For his second solo exhibition at the gallery, American artist Jeff McMillan (b. 1968) will present new works from an extensive, slow series of paintings alongside recent woodblock prints made in Rome.
"I hang the paintings outside and they are affected by the elements: sun, rain,
birds, snails and the pollution of London."
McMillan’s paintings result by applying thin veils of oil paint to stretched antique linen which are then attached to the exterior of the artist’s London studio for a number of years. This gradually changing outdoor installation of dozens of works is like a cross between Mondrian’s New York studio wall and the house of a self-taught artist from the Deep South. The paintings on the façade encounter sun, rain, and pollution and so evolve and discolour over time until McMillan returns them inside the studio to create the finished works. Each one addresses a simple proposition for a painting - some are simply pinned or framed, others folded to become sculptural, even architectural. They all have a shared history, and are in themselves history paintings, bearing the marks of their own particular time and place.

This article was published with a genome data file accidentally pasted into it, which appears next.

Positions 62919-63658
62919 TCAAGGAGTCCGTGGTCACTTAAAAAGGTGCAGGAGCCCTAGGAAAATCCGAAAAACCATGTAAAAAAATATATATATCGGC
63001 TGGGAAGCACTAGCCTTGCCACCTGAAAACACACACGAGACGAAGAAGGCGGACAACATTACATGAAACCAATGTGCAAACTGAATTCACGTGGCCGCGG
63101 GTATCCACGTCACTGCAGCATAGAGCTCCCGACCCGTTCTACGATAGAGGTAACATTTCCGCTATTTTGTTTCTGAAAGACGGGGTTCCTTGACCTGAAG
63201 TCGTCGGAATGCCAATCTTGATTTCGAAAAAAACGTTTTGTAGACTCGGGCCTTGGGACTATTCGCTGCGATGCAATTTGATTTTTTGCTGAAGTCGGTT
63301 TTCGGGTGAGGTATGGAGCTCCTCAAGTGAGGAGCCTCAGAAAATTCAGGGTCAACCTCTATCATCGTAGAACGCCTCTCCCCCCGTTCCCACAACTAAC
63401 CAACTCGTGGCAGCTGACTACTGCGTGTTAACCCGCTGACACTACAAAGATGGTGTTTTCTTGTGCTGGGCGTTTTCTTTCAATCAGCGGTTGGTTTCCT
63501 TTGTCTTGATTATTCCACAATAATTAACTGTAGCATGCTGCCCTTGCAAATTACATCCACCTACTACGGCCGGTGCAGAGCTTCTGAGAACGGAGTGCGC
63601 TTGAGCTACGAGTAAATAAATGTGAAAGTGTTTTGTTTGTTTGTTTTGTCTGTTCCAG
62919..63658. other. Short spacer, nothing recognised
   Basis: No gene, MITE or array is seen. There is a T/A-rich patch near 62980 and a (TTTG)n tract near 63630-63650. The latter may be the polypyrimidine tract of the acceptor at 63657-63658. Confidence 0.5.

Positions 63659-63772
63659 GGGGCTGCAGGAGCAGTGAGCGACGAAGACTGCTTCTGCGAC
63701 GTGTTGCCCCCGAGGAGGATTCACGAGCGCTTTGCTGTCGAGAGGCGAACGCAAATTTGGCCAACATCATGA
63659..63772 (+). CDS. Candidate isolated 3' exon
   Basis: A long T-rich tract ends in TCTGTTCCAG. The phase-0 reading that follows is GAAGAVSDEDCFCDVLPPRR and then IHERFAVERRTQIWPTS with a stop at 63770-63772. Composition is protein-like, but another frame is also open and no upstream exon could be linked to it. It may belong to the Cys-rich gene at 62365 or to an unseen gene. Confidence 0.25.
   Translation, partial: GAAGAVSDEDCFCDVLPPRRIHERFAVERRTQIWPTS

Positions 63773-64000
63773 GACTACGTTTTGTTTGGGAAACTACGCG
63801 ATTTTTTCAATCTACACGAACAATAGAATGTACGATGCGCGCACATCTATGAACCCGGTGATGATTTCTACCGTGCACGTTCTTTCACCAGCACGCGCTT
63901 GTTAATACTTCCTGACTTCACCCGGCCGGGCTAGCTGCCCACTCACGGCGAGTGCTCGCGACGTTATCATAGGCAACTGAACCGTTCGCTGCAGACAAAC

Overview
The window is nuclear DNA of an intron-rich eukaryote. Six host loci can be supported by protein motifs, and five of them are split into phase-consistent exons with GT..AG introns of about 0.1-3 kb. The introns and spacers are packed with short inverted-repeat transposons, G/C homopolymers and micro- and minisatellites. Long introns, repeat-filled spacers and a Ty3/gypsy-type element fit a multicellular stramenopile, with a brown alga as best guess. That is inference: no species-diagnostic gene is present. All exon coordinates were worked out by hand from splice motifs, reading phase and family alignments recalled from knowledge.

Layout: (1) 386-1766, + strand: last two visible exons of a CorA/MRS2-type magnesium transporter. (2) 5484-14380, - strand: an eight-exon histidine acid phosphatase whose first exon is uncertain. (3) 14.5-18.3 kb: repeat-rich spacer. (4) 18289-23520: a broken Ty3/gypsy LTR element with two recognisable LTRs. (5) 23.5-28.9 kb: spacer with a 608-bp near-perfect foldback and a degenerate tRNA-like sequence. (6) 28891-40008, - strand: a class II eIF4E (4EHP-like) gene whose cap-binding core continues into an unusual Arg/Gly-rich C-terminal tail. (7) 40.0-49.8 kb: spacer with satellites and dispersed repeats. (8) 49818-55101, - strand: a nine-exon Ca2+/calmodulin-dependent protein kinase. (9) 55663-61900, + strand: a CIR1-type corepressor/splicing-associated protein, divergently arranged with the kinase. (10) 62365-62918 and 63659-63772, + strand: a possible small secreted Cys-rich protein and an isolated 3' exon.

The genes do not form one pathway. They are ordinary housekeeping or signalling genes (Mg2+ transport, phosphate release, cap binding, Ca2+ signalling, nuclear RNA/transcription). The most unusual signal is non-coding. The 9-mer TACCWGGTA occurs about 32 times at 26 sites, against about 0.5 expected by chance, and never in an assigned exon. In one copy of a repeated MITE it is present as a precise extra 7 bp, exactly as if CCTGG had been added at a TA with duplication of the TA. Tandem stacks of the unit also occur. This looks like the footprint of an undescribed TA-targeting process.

McMillan created his first series of woodblock prints while resident in Rome in 2020. Inspired by the composite marble designs in the floors of Roman churches and ideas of spoglia (the re-use or recycling of ancient architectural materials), the artist gathered found wood in the form of discarded furniture, pallets, and even centuries-old timbers from buildings in restoration. By combining these boards into simple blocks for printing he creates an amalgam of both contemporary and historic Rome, each hand-printed work imparting the textures of the city itself.
A short film where Jeff McMillan talks about his recent works: